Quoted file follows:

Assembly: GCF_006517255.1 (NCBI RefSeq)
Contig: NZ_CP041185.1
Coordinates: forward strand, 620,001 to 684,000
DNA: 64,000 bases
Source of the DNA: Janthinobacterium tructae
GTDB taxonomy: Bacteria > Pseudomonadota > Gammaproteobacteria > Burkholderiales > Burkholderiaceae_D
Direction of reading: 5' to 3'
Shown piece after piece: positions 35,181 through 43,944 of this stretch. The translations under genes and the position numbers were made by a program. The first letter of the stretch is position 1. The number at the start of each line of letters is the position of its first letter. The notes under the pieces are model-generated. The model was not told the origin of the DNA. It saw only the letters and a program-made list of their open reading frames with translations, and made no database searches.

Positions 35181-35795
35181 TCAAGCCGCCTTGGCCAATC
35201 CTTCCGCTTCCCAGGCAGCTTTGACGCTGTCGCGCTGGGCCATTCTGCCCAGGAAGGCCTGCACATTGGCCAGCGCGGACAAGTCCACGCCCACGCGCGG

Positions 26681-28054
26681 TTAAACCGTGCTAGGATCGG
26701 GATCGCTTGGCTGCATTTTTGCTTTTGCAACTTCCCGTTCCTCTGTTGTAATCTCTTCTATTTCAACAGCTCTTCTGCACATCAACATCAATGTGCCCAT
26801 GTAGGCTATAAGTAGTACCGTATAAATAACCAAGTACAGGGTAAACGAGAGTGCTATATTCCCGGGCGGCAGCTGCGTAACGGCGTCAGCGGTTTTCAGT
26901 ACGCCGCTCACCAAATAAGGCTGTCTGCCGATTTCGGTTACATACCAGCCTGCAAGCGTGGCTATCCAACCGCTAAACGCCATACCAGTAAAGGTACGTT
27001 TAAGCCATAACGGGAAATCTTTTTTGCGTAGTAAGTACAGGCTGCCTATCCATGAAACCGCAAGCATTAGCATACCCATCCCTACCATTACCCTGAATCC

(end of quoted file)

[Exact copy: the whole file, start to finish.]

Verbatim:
Assembly: GCF_006517255.1 (NCBI RefSeq)
Contig: NZ_CP041185.1
Coordinates: forward strand, 620,001 to 684,000
DNA: 64,000 bases
Source of the DNA: Janthinobacterium tructae
GTDB taxonomy: Bacteria > Pseudomonadota > Gammaproteobacteria > Burkholderiales > Burkholderiaceae_D
Direction of reading: 5' to 3'
Shown piece after piece: positions 35,181 through 43,944 of this stretch. The translations under genes and the position numbers were made by a program. The first letter of the stretch is position 1. The number at the start of each line of letters is the position of its first letter. The notes under the pieces are model-generated. The model was not told the origin of the DNA. It saw only the letters and a program-made list of their open reading frames with translations, and made no database searches.

Positions 35181-35795
35181 TCAAGCCGCCTTGGCCAATC
35201 CTTCCGCTTCCCAGGCAGCTTTGACGCTGTCGCGCTGGGCCATTCTGCCCAGGAAGGCCTGCACATTGGCCAGCGCGGACAAGTCCACGCCCACGCGCGG

Positions 26681-28054
26681 TTAAACCGTGCTAGGATCGG
26701 GATCGCTTGGCTGCATTTTTGCTTTTGCAACTTCCCGTTCCTCTGTTGTAATCTCTTCTATTTCAACAGCTCTTCTGCACATCAACATCAATGTGCCCAT
26801 GTAGGCTATAAGTAGTACCGTATAAATAACCAAGTACAGGGTAAACGAGAGTGCTATATTCCCGGGCGGCAGCTGCGTAACGGCGTCAGCGGTTTTCAGT
26901 ACGCCGCTCACCAAATAAGGCTGTCTGCCGATTTCGGTTACATACCAGCCTGCAAGCGTGGCTATCCAACCGCTAAACGCCATACCAGTAAAGGTACGTT
27001 TAAGCCATAACGGGAAATCTTTTTTGCGTAGTAAGTACAGGCTGCCTATCCATGAAACCGCAAGCATTAGCATACCCATCCCTACCATTACCCTGAATCC